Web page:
Difficult Problems To Solve

Despite such promising trends, the questions raised by economic inequality in San Francisco are not easily solved.

Rose is teaching the case in a relatively new MBA elective, Reimagining Capitalism: Business and Big Problems, taught with John and Natty McArthur University Professor Rebecca M. Henderson, who founded the course, and Jakurski Family Associate Professor George Serafeim.

The course asks students to explore why and how business leaders should engage with some of society's biggest problems, like economic inequality, environmental degradation, and crony capitalism. "We aren't packaging it neatly," says Rose. "We are exposing students to important questions and issues, and giving them the space to wrestle with what they might do to engage with and help mitigate them."

About the Author

Michael Blanding is a writer based in Brookline, Massachusetts

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    • Hugh Russell
    • Cambridge Planning Board
    It sounds like the unintended consequences of the growth of tech companies are similar in San Francisco to what we are experiencing in Cambridge and Boston, where additional insights on solving the problem of middle income getting squeezed out would be most welcome!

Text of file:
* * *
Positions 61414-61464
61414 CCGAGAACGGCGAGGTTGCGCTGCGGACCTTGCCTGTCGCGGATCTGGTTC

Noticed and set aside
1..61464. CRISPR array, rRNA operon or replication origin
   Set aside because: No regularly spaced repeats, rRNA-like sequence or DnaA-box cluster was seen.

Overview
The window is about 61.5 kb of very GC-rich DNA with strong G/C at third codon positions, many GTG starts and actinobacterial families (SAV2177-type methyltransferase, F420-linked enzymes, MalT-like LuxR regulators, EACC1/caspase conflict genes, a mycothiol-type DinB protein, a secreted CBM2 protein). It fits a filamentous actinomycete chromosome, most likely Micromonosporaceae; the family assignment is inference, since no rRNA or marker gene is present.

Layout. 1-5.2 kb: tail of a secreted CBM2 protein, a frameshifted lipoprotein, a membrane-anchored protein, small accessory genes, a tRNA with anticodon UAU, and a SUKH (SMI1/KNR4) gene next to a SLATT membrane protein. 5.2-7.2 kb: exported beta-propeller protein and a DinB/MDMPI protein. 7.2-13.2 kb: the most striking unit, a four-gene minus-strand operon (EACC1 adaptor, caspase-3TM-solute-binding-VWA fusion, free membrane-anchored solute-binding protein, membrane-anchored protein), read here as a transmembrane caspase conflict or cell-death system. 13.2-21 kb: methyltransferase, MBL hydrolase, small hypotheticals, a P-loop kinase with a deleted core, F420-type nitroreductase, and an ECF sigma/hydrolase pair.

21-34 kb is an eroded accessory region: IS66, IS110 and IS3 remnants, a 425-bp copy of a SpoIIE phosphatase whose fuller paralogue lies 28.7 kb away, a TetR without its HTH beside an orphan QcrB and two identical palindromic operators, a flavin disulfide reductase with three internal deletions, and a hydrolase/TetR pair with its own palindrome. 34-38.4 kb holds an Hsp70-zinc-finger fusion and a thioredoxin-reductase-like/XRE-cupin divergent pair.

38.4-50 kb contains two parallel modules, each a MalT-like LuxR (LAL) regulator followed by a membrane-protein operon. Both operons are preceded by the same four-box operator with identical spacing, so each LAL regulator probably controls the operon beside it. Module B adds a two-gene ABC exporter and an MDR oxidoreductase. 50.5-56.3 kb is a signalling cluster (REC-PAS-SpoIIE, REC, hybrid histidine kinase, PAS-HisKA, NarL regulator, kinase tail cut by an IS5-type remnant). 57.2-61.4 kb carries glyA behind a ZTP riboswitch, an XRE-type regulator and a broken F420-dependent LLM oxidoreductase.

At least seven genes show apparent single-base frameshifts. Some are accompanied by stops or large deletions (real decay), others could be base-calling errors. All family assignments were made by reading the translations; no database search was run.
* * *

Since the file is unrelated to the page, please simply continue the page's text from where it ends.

• Venkat Warren
    • Cardiologist, Self employed Physician
    My daughter lives in the Potrero Hill section of San Francisco with her husband and daughter. Rapid gentrification has created the unintended consequence of exaggerating the Unaffordability of buying a house !The rent is also going over the roof literally!! The young high techies working in the Silicon Valley all want to live in the city! She is lucky; she owns her home !
    • elliott tepper
    • International Director, Betel International
    Most of the problem lies with the local governments and their unwillingness to change and adapt zoning regulations to actual character, development, and needs of San Francisco. Read this excellent article: http://www.slate.com/blogs/moneybox/2013/11/25/bay_area_zoning_if_you_want_to_talk_housing_you_have_to_talk_zoning.html
    • E. Quintana
    • Education